Publishers Need To Adapt To Programmatic Future
U.S. advertisers will boost spending on native display ads by 25% this year to $43.9 billion, eMarketer estimated this week. Native advertising, the fancy term for “advertorials,” will grow to 63% of digital display ad spending this year from 48% in 2016, the researcher said.
“Native formats have made significant inroads in channels like mobile apps, but there are still a lot of traditional display units being traded programmatically, especially on desktop and the mobile web,” eMarketer principal analyst Nicole Perrin said in the report.
More than 90% of display ads on social media are native. Despite the growing share of native ads in digital media, social-media platforms are also developing streaming video channels aimed at big-spending national advertisers that seek broad reach.
Nonsocial native ads, which typically are bought programmatically for mobile phones, are also gaining share of the digital ad market. They will grow their share to 34% by 2020 from 26% last year, eMarketer forecasts.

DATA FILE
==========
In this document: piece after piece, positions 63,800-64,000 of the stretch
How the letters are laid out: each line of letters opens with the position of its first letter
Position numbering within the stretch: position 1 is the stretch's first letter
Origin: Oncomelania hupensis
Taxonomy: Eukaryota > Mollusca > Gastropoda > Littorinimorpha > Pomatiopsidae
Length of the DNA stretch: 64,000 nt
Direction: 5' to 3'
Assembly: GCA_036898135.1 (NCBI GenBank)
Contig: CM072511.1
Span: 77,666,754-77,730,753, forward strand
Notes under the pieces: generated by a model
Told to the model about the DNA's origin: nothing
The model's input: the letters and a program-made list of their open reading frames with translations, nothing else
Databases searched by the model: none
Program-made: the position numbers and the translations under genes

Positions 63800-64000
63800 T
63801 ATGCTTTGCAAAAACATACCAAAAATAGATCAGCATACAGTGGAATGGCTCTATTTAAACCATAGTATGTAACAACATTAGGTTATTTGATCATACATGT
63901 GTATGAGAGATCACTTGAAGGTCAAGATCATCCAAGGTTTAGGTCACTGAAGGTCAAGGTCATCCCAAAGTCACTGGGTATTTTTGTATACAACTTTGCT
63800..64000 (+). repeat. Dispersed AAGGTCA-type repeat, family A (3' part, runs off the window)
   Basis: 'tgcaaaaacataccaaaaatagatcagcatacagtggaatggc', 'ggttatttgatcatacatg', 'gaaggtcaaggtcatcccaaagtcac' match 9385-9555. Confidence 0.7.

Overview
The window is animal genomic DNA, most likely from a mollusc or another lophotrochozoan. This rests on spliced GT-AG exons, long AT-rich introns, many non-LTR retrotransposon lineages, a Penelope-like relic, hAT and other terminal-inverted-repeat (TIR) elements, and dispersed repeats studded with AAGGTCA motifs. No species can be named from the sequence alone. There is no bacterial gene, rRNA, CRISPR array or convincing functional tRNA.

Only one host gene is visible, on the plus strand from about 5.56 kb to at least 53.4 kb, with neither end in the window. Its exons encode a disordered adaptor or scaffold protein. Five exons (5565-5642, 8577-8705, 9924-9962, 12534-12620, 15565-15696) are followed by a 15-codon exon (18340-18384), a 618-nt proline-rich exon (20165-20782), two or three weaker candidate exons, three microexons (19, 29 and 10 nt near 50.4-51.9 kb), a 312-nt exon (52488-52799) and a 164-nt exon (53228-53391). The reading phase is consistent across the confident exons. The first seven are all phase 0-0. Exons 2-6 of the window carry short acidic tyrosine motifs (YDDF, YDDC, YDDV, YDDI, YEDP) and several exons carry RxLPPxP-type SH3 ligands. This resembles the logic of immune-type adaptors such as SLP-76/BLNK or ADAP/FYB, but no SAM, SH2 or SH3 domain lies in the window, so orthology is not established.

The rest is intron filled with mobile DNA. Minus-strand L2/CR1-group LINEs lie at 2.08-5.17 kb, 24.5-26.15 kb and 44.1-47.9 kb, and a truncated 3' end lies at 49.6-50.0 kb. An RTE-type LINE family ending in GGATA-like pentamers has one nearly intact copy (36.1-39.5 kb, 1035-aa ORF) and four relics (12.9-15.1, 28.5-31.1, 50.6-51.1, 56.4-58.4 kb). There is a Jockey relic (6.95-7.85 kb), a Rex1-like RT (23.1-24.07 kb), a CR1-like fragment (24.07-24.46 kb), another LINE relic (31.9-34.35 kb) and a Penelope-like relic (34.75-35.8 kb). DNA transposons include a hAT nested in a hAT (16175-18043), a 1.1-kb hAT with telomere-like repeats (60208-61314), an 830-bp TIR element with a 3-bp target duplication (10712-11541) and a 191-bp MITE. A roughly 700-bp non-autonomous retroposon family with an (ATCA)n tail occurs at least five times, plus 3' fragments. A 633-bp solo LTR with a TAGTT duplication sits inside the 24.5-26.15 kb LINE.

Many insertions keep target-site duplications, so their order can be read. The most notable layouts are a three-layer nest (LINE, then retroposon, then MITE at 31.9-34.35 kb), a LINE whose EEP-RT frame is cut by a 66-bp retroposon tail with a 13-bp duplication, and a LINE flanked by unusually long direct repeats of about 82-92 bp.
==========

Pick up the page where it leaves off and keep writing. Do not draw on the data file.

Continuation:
The U.S. market took the lead in programmatic advertising in 2018. Zenith estimates that 83% of all digital media in the U.S. were traded programmatically last year.
Ads.txt files that list authorized digital sellers of programmatic ad inventory — a strategy spearheaded by Google and IAB Tech Lab to combat ad fraud — also show the percentage of publishers using programmatic, according to publisher monetization firm Automatad Inc.
Of the 1,468 publishers crawled by Automatad’s technology, 725 have the ads.txt files on their servers. The data also reveals the market share for companies like Amazon and Facebook that run programming ads.
Amazon has captured 28% of the top publishers, and more than half of them are through a reseller relationship. Amazon partners with more than 200 publishers, according to Automatad, which is close to the native advertising company Taboola.
About 35% of the ads.txt lines used by the top publishers are for direct partners, and 66% of the lines in the files belong to resellers. According to the analysis of ads.txt files, 99% of the publishers have a direct relationship with at least any one of the ad exchanges. More than 10% of the publishers have only direct relationships and no resellers listed in their files.
The data also shows that 8% of the ad exchanges take up to some 85% of the lines in ads.txt files, and about 15% go to 92% of the ad exchanges.
Separately, a new form of malvertising that only impacts ads served via programmatic exchanges, a majority appearing in header bidding, is costing publishers $325 million a year.